ISO 75 and ISO 306: HDT and VST Tests on High Temperature Polymers
Traditionally silicone oil has been the most popular medium for performing heat deflection temperature (HDT) and vicat softening temperature (VST) tests on polymers. The test principle and procedure are simple, and although silicone oil based test systems are very well established, they can be used safely only up to a maximum temperature of 280°C.
High temperature polymers like Polyether Ether ketone (PEEK) and Polyetherimide (PEI) have an increasing demand in the polymer industry due to their higher mechanical and thermal properties. An alternative medium is required to test these high temperature polymers because they have HDTs and VSTs higher than the temperature at which silicone oil can be used. We used a CEAST HV500, which utilizes an aluminum oxide fluidized bath, to perform a range of HDT and VST tests for both high and low temperature applications according to ISO 75-1 & 2 and ISO 306 Method B, respectively. We tested different grades of PEEK, Polystyrene (PS), Polycarbonate (PC), Polyamide (PA), Polyphenylene Sulphide (PPS-40 % glass fillers), Polypropylene (PP-15 % glass fillers) at temperature ramps of 50ºC/h and 120ºC/h in compliance with the aforementioned ISO standards.
We compared the results obtained from the aluminum oxide system with those obtained from the traditional silicone oil systems for materials with HDT values less than 280°C. With a sample size of 12 specimens per batch, statistical analysis on HDT tests showed a very repeatable and reproducible result with a maximum difference of 5% between the two mediums. We recommend the aluminum oxide fluidized bath system to be used for high temperature polymers which have HDTs or VSTs higher than 280°C. Lower temperature polymers can also be tested with the aluminum oxide fluidized bath system as testing has shown good agreement with results obtained from traditional silicone oil systems.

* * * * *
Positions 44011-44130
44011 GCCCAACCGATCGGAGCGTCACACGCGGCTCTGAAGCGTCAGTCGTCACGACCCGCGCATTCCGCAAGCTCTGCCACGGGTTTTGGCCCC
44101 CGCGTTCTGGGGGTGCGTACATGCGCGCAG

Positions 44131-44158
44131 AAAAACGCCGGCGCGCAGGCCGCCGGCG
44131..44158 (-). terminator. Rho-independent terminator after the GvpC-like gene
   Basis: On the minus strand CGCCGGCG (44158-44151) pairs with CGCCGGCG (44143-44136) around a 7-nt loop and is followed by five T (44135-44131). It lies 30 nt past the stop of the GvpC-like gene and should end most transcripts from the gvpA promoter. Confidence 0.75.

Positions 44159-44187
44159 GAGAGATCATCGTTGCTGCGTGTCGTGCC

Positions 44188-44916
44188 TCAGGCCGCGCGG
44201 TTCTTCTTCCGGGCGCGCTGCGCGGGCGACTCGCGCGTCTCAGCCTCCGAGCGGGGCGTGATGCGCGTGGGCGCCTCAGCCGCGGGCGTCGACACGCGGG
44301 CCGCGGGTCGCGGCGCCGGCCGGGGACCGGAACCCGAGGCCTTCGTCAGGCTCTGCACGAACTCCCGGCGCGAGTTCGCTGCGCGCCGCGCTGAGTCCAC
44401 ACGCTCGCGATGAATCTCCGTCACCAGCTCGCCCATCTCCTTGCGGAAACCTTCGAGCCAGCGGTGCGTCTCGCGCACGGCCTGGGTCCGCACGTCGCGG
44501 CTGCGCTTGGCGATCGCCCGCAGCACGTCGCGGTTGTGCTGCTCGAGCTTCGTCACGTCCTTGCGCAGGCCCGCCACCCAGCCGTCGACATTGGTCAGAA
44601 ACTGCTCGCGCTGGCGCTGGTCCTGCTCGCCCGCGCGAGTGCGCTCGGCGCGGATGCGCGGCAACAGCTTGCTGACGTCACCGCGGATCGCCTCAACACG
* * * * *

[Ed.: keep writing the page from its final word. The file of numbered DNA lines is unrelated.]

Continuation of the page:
The effect of temperature on the mechanical properties of plastic materials has a fundamental role in the design of components, especially in the selection of materials. Unlike metals and ceramics, plastics are extremely sensitive to the slightest changes in temperature. The selection of plastics for applications under different temperatures is a complex task. The material must be able to support a stress under operating conditions without losing its strength and without critical distortion. The effect of temperature on geometrical stability and mechanical properties in general can be studied following different procedures and methods like at constant temperature or with a temperature ramp.
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